Britain's secretary of state for culture -- currently Vaizey -- is advised by a committee of experts on which objects should be refused export licenses, based on the "Waverley criteria."
The criteria are whether an object is so closely connected with Britain's history that its departure would be a misfortune, whether it is of outstanding aesthetic importance or of outstanding significance for the study or art, learning or history.
Fans around the world celebrated the 200th anniversary of one of Austen's most well-known novels -- "Pride and Prejudice" -- in January this year, and on July 24 the Bank of England marked Austen's significance in English literary history by revealing that her image would appear on the £10 banknote.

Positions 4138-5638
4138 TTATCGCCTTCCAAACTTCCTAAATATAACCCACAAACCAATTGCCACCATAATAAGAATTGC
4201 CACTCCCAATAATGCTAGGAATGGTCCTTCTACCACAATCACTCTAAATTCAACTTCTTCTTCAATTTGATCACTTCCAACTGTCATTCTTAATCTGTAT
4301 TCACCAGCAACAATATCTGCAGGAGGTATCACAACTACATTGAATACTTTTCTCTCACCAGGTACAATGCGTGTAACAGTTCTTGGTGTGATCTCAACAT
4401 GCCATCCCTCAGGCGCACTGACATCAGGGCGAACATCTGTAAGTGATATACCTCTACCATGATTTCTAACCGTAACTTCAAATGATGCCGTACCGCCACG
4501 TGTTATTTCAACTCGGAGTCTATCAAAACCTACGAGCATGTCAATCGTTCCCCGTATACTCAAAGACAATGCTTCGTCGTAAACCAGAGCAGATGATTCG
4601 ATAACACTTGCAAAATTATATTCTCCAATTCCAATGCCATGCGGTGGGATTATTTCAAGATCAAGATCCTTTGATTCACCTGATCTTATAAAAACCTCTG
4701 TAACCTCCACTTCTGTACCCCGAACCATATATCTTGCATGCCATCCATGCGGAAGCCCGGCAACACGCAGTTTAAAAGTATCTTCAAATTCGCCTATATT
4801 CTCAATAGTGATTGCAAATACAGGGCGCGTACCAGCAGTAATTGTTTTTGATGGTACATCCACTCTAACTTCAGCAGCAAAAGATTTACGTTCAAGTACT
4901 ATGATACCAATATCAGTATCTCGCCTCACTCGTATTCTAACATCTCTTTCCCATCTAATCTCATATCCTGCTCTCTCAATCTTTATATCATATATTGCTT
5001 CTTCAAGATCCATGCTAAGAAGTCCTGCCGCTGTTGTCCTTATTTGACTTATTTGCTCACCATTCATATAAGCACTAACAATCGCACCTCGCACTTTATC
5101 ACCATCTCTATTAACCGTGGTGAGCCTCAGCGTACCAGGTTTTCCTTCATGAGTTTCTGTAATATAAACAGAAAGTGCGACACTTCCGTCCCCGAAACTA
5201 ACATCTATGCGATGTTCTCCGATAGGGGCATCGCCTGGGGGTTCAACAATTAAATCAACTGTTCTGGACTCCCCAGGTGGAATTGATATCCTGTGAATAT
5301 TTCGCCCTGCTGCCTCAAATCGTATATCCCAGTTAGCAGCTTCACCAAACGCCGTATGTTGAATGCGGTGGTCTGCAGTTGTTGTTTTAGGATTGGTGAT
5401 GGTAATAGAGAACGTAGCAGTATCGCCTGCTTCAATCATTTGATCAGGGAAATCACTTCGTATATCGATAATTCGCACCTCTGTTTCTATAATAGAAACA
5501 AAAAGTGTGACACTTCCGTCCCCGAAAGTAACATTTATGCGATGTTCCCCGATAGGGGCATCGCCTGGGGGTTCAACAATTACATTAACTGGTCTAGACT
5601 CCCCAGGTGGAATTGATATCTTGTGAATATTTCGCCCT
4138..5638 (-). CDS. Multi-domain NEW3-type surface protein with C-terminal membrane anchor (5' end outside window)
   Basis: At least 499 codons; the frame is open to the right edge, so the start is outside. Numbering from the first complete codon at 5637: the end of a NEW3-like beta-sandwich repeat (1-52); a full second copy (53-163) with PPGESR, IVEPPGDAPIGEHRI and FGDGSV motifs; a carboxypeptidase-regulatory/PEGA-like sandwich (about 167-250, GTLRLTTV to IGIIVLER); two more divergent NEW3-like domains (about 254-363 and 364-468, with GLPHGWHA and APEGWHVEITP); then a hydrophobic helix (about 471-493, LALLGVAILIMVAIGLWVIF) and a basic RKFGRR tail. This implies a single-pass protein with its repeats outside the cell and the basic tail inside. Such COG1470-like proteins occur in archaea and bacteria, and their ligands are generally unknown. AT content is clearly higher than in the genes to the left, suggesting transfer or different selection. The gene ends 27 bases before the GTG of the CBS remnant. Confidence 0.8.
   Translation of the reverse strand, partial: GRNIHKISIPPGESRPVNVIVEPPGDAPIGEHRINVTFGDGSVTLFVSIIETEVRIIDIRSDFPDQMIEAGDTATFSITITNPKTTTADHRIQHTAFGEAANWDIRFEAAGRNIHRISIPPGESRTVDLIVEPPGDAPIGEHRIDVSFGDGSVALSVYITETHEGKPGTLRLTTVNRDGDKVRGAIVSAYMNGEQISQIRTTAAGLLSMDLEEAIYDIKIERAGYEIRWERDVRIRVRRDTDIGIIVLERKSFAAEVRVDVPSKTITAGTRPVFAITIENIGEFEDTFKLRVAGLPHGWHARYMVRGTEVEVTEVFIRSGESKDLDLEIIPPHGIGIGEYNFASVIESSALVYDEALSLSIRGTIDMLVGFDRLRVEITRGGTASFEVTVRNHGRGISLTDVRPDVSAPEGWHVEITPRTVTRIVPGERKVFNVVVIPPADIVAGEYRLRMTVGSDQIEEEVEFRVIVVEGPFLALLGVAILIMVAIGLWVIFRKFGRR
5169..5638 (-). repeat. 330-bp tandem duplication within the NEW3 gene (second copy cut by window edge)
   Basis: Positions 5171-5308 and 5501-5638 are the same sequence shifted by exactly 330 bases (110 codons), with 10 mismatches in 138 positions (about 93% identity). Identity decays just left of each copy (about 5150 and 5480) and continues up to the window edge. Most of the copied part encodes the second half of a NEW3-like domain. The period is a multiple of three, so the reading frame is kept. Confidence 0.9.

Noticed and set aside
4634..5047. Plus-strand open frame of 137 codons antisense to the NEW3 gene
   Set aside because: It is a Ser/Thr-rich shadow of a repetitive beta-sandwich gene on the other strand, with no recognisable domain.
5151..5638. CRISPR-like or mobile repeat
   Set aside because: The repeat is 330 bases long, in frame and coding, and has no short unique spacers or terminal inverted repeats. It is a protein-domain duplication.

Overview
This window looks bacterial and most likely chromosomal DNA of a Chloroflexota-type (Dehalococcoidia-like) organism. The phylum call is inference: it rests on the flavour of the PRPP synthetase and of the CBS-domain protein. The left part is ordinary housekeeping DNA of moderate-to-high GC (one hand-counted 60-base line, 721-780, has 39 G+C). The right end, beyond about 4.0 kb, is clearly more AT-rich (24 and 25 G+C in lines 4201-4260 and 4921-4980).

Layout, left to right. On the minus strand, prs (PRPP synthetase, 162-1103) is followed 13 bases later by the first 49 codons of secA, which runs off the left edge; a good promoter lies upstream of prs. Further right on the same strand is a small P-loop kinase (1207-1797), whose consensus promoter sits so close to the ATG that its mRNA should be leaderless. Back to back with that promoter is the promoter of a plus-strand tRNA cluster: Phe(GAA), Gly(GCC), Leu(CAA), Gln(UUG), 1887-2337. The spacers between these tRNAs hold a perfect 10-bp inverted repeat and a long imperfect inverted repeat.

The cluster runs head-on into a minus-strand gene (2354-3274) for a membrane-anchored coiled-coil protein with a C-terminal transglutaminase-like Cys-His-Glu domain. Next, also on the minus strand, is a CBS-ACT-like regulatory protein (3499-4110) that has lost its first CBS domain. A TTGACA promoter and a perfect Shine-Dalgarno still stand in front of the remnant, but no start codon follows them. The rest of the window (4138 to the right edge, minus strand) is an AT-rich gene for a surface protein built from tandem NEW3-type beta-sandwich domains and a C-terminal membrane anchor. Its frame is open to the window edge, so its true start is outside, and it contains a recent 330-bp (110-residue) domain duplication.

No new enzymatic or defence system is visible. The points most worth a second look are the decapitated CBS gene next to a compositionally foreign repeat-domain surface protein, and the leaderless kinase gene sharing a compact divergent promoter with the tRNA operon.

Announcing the decision, Reserve Bank Governor Mark Carney Governor said: "Jane Austen certainly merits a place in the select group of historical figures to appear on our banknotes. Her novels have an enduring and universal appeal and she is recognized as one of the greatest writers in English literature."
The Department for Culture also announced export bans on three other items in its most recent statement.
They are a racing car known as a "Bentley Blower" -- worth £5,149,800 -- an archive of letters from British Army officer James Wolfe -- remembered for his victory over the French at the Battle of Quebec -- and a collection of paintings, drawings and other material by Thomas Baines documenting the British exploration of northern Australia.